Archive for November 25th, 2014

Jerry Ceppos, my dean and friend, teaches an ethics class, so I called a recent post about Fareed Zakaria’s plagiarism to his attention.

He discussed the case with his class and sent me an email with an interesting analysis by his students about different types of plagiarism. I’ll share his summary of the analysis, then comment on it.

We had a fascinating discussion about Zakaria, comparing the latest side-by-sides and discussing the Post’s wishy-washy questions. I came down pretty hard on Zakaria (and predicted a denouement by the end of the semester). I even showed a clip of him smugly talking to a British TV person about the Indian election. We did something interesting that you may or may want to follow up. Because some of the class was a little nicer than I was, we broke plagiarism down into five blocks.

  1. Words — The sports folks, tellingly, argued that there might be just one way to describe a key play. I said I found that hard to believe but might be able to accept the same words from two reporters if writer #2 had not first read writer #1.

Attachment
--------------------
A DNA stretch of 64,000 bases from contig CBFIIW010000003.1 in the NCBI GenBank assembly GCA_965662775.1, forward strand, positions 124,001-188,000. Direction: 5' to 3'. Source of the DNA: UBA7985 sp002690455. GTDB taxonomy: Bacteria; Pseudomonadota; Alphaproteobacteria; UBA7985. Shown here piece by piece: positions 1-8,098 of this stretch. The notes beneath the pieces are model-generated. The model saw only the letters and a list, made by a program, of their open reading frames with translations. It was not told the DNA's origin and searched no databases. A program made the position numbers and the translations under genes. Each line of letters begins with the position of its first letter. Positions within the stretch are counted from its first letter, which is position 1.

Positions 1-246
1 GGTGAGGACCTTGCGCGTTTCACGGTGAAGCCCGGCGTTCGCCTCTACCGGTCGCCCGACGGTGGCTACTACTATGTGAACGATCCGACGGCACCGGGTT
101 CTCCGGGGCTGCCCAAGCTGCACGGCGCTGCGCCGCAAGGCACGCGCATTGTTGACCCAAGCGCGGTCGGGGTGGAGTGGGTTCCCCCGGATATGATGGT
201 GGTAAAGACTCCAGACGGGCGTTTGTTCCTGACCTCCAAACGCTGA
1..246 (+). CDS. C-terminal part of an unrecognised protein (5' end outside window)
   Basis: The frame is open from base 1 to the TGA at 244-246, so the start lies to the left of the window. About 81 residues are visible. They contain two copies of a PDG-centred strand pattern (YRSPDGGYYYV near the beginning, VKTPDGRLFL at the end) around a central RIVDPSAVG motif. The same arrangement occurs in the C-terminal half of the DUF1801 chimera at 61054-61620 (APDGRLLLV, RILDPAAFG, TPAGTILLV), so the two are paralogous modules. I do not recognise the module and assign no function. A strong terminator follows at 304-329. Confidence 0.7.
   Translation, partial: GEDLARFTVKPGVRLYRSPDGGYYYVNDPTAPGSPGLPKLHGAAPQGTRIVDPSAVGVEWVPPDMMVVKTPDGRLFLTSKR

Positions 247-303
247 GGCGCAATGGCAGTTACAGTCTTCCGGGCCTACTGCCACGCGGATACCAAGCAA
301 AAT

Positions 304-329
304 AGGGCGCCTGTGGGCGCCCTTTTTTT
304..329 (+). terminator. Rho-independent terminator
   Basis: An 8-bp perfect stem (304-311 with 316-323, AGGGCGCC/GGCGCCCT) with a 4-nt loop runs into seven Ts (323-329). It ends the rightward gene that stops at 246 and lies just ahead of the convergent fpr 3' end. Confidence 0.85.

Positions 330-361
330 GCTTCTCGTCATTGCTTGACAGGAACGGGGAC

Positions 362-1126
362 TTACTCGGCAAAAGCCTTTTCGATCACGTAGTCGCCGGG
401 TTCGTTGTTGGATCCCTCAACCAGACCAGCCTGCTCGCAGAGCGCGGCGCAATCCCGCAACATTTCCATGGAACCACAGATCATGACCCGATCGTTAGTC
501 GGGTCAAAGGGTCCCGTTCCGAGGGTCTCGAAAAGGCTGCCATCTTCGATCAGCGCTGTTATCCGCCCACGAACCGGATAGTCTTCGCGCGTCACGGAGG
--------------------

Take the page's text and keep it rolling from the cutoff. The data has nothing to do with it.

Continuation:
2. Facts — I said that I found stealing facts abominable because someone else has done the work and the reader has no idea where they came from. On the Web, in particular, it seems lazy because attribution is so easy. I did concede that it might be OK to go to the original source and “re-find” the facts if the original source is given.
  3. Ideas — I said that I found it most difficult to “copyright” ideas.
  4. Quotes — I agreed that, in this age of PR folks putting out statements for their clients or parading the same client at the same moment before a variety of reporters, it might be OK to see the same quotes in multiple stories. In fact, it would be weird not to see them the same if the source were the same.
  5. The medium — There might be some excuse if Zakaria loosely uses someone else’s information when he’s a talking head vs. when he is writing for The Times.

That’s a pretty good analysis. Some of my thoughts on each of the blocks: (more…)

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